Radially distributed Cartesian coordinates

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  • Thread starter rabbed
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  • #1
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Ok, so randomizing three random variables, X, Y and Z, each from a standard normal distribution, then plotting these in an ordinary cartesian coordinate system gets me a spherically symmetric cloud of points.

Now I want to create this cloud having the same probability distribution but by using a sphere formula having a uniform direction distribution and a radius of some function f(R) where R has some unknown distribution:
X = f(R)*sqrt(1-V^2)*sin(O)
Y = f(R)*V
Z = -f(R)*sqrt(1-V^2)*cos(O)
|J| = | d(XYZ) / d(OVR) | = f(r)^2*f'(r)
O_PDF(o) = 1/(2*pi) where (0 < o < 2*pi)
V_PDF(v) = 1/2 where (-1 < v < 1)
R_PDF(r) = ?

So I want to calculate R_PDF(r). I know that R^2 = X^2 + Y^2 + Z^2 so I use the CDF method to first
find the distribution of XS = X^2 knowing that X_PDF(x) = 1/sqrt(2*pi)*e^(-x^2/2).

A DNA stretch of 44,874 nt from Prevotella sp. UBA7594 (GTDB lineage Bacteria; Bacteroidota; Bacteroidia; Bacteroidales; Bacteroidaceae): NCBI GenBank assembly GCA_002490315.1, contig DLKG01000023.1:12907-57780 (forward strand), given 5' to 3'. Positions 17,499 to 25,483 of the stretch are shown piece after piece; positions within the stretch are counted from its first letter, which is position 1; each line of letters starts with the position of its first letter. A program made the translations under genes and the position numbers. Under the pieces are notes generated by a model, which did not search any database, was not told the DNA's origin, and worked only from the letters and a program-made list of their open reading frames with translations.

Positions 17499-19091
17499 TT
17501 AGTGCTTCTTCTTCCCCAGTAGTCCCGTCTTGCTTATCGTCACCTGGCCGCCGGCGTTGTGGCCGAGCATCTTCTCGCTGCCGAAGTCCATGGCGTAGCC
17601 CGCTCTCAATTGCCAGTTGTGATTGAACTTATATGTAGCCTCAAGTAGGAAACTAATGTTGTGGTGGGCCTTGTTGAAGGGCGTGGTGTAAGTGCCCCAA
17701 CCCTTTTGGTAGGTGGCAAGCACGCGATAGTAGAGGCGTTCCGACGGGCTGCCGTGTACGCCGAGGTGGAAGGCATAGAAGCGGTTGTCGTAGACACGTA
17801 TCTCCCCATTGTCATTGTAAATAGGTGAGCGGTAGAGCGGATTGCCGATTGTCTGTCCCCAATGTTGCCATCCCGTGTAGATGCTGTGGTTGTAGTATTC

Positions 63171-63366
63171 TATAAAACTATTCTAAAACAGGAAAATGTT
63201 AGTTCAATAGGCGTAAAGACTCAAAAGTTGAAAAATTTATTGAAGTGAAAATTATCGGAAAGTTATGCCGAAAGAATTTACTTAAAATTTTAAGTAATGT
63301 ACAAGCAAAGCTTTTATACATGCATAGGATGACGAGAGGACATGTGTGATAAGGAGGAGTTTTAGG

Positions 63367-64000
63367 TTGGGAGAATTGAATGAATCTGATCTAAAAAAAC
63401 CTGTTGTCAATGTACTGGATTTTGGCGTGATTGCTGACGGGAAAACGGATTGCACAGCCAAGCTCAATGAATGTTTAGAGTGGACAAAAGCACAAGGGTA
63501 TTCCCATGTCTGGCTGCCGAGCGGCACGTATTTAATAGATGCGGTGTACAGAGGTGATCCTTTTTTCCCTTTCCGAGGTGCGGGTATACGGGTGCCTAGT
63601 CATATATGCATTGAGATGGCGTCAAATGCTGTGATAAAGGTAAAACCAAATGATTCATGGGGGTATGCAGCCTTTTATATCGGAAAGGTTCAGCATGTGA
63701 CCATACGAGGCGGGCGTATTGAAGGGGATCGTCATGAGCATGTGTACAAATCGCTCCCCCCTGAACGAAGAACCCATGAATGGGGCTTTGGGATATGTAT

This gets me XS_PDF(xs) = 1/sqrt(2*pi*xs)*e^(-xs/2) which is the same for YS_PDF and ZS_PDF

Then I want to calculate RS_PDF(rs) from RS = XS + YS + ZS, knowing XS_PDF(xs), YS_PDF(ys) and ZS_PDF(zs):

RS_PDF(rs) =
RS_CDF'(rs) =
( P(RS < rs) )' =
( P(XS + YS + ZS < rs) )' = ?

What to do here?
 
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Answers and Replies

  • #3
Buzz Bloom
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Hi rabbed:

If you assume that the x, y, and z variable Gaussian distributions all have a zero mean as well as the same standard deviation, then what is the joint probability density p(x,y,z) at a point [x,y,z]? What do you get if you then convert p(x,y,z) to spherical coordinates, p(r,θ,φ)?

Hope this helps.

Regards,
Buzz
 
  • #4
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2
Hi Buzz

XYZ_PDF(x,y,z) =
X_PDF(x) * Y_PDF(y) * Z_PDF(z) =
1/sqrt(2*pi)*e^(-x^2/2) * 1/sqrt(2*pi)*e^(-y^2/2) * 1/sqrt(2*pi)*e^(-z^2/2) =
1/(2*pi)^(3/2)*e^(-(x^2+y^2+z^2)/2)

Substituting with these:
x = r*cos(a)*sin(o)
y = r*sin(a)
z = -r*cos(a)*cos(o)
Gives:
XYZ_PDF(x,y,z) =
1/(2*pi)^(3/2)*e^(-((r*cos(a)*sin(o))^2+(r*sin(a))^2+(-r*cos(a)*cos(o))^2)/2) =
1/(2*pi)^(3/2)*e^(-r^2/2)

Subtituting with these:
X = f(R)*sqrt(1-V^2)*sin(O)
Y = f(R)*V
Z = -f(R)*sqrt(1-V^2)*cos(O)
Gives:
XYZ_PDF(x,y,z) =
1/(2*pi)^(3/2)*e^(-((f(R)*sqrt(1-V^2)*sin(O))^2+(f(R)*V)^2+(-f(R)*sqrt(1-V^2)*cos(O))^2)/2) =